My two experiences with Blue-Crowned Conures have both been exceptional. Both of my birds were male, and were extremely sweet, affectionate, and relentlessly playful.
The most tedious of commitments I had to make to these birds were regular preening of feathers and habitat cleaning. However, in comparison to larger species of parrots, this maintenance was very minimal. They are a small breed of parrot, and therefore require relatively inexpensive and small toys and food supplies.
Both of my birds picked up tricks and mimicking very easily, although their mimicking abilities are muffled and more difficult to understand than other species of more articulate parrots. One of my Conures, Spud, would reply to my question of "what does a dog say?" with a "woof!". He also easily picked up on a trick where he would stand upright on my fingers and do a flip back to his perching position. My other bird had a wider vocabulary, and was capable of saying full phrases such as "what ya doing?" and other greetings.
These birds, like all parrots, do make noise, and if you are easily irritated with somewhat frequent coos and squaks, I would not recommend this bird. Although they are significantly less loud than other larger parrots, they do love to vocalize and play with bells and other noise-making toys.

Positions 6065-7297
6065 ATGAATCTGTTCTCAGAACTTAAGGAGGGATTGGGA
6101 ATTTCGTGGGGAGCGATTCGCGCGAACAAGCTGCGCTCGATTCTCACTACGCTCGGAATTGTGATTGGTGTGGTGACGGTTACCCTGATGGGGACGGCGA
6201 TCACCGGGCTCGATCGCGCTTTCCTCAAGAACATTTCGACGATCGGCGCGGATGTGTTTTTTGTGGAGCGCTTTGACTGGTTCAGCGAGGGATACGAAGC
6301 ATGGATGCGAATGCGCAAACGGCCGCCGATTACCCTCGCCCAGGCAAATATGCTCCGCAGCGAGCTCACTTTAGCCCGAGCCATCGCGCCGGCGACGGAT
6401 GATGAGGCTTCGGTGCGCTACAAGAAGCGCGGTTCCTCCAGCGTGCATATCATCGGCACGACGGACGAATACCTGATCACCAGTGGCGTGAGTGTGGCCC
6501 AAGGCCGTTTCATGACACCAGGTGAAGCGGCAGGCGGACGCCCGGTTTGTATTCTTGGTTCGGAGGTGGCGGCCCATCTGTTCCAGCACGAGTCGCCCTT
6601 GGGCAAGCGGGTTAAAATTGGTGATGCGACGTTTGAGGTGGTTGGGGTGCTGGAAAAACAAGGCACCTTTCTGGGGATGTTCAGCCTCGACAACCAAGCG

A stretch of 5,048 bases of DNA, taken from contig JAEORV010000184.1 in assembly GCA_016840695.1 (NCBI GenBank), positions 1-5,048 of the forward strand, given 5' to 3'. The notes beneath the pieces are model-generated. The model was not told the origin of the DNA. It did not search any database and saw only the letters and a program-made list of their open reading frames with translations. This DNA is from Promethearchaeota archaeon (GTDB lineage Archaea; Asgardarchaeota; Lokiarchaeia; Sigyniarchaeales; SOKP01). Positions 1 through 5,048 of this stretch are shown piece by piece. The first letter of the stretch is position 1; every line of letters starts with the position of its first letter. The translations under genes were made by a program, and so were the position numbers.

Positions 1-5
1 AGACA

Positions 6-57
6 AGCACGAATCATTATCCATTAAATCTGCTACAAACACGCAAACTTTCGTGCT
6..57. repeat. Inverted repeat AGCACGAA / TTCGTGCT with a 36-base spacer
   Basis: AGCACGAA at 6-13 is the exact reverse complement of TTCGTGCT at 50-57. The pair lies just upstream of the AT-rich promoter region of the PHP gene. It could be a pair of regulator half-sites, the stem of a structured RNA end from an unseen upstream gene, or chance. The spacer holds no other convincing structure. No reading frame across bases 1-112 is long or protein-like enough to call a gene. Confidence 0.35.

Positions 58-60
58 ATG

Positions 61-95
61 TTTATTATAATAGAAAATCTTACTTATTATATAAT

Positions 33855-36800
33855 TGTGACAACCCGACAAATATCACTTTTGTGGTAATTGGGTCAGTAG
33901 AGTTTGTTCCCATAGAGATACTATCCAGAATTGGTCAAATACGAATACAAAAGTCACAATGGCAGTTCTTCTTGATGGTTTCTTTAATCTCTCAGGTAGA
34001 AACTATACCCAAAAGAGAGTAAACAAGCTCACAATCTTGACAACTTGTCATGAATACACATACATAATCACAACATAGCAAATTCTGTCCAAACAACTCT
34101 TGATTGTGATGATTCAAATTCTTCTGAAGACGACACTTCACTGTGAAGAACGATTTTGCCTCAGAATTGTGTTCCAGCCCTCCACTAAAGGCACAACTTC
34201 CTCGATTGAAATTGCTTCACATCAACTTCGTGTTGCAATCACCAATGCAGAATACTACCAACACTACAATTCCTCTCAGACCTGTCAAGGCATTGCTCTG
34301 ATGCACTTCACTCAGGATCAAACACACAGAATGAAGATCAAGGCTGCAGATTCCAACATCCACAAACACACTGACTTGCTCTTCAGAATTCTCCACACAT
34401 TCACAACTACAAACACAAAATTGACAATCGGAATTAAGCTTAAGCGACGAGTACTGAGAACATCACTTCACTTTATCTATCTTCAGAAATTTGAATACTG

They also sometimes will nip at your fingers, even those that are well trained and loyal to their owners. However by maintaining dominance, not allowing them to climb all over you without obvious consent, and maintaining loving but firm training methods of obedience, these birds are very compliant and easy to handle. (It also doesn't hurt that their beaks are much smaller, and therefore less capable of inflicting overly painful bites, at most it is usually a sharp pinch).
All in all, I would highly recommend this bird for a pet owner who is looking for a simple, playful, and loving companion, and for someone who has less time to dedicate to the training and upkeep of a more complex and high-maintenance exotic bird..
From MelissaJuliette Nov 6 2014 6:05PM
Loyalty to one
This is my boyfriend's bird, Tango. She is only loyal to him and nobody else. When there are other women in the room, she gets jealous. I'm usually very good with birds, but this one doesn't like me at all, or anyone for that matter. I don't usually even try to take her out of the cage and leave it up to him. Most the time I just leave the door open but it makes it difficult for anyone else to care for her unless my boyfriend is around. According to him, she has a beak of steel. She tries to bite the cage anytime I get near it. Feisty little thing.
On the upside, she does all sorts of tricks. He can flip her on his finger and he's trained her to say things like "bye bye" and "I love you." She can get pretty loud sometimes and needs lots of attention..
From zumbally Sep 25 2013 4:53PM